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Broken Adoptions Project

Louise is fighting for children who lack access to justice and necessary supports.

At the start of 2020, Louise Feld was excited about a new legislative session and ready to push forward an amendment of to the Social Services Law, related to the adoption subsidy law.   

 Louise is The Children Law Center’s (CLC) writing and policy attorney.  In addition to writing briefs and motions, and arguing cases at the Appellate Division, Louise also pushes for legislative and policy changes that will positively impact countless children beyond those represented by CLC.

The pandemic has challenged CLC to change some of how we work, especially with respect to advocating for legislative change.  “This work that CLC does is very intense. It’s emotional and doing it during a global pandemic isn’t easy,” Louise reflects. “I worry about the road ahead. How will the courts give access to people who need it?”

Broken Adoptions 

Louise is fighting for children who lack access to justice and necessary supports. Each year a number of New York’s children experience “broken adoptions,” when they are displaced from their adoptive homes. That displacement can result from the illness or death of an adoptive parent, or abuse or neglect. Either way there is no comprehensive data kept. Some children return to foster care, others return to court the subject of a neglect, abuse, or custody case, and other children end up homeless or in contact with the criminal justice system.  Needless to say, a broken adoption can wreak emotional and mental havoc on a young person. 

To make matters worse, many times the adoptive parent that is no longer caring for the child continues to collect an adoption subsidy. This is a payment that most adoptive parents receive when they adopt a child from the New York State foster care system. Under the current law, the subsidy can be stopped only if the adoptive parent dies.  In other instances, such as when a child returns to foster care, moves to live with a new guardian, or lives independently, the state does not transfer the adoption subsidy to a new caretaker or the young person  herself.  As a result, the adoptive parent can continue to collect payments until the child turns 21, without continuing to care for or support the child.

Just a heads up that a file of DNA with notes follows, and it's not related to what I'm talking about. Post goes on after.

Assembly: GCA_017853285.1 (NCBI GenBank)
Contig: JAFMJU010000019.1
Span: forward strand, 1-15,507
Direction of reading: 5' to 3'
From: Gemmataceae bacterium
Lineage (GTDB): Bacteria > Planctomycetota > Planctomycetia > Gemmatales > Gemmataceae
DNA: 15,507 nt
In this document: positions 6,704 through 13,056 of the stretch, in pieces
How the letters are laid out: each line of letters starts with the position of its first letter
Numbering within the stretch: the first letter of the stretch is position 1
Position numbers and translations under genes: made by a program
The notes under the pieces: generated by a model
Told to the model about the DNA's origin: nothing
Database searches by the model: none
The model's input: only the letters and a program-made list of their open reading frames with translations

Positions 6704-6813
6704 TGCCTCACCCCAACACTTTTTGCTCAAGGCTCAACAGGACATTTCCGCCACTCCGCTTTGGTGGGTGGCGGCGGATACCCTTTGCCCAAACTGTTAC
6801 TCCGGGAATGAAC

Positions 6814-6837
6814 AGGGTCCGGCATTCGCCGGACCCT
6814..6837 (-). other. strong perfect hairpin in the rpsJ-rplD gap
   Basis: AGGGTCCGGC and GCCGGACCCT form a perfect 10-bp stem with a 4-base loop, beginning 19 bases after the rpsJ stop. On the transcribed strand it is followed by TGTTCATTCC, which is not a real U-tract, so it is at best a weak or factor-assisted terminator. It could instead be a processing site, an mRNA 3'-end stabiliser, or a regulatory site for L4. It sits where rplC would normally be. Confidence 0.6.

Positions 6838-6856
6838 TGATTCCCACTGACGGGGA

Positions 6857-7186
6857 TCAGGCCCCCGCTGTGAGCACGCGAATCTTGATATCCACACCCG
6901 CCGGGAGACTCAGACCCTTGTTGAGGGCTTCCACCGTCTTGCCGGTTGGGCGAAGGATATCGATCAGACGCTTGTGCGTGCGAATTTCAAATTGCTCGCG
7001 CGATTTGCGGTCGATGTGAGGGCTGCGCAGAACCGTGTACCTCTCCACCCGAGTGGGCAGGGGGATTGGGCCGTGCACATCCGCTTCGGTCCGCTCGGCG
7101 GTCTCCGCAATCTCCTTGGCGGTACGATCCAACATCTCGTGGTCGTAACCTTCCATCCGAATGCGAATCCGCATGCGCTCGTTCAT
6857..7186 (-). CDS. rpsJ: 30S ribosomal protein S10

Louise took the findings of CLC’s Broken Adoptions Project and worked with a coalition of child advocacy organizations, child welfare stakeholders, and CLC colleagues to propose a meaningful change to amend the Social Services Law and support these vulnerable childrenso that the subsidy always benefits the child. Unfortunately, that amendment is currently in a holding pattern, as a result of COVID-19. But that doesn’t deter Louise for she’s been known to push boulders up hills.  

Child advocates are uniquely positioned to see first-hand the impact on children of decisions made by courts and elected officials on behalf of children and the impact of those decisions first-hand, and as well as the consequences of child welfare policies and family law practices, unintended or otherwise. Louise acknowledges that the work of an attorney that represents children is often misunderstood. But the CLC  team will continue to do their part to give children a strong and effective voice in legal proceedings that have critical impacts on their lives.  

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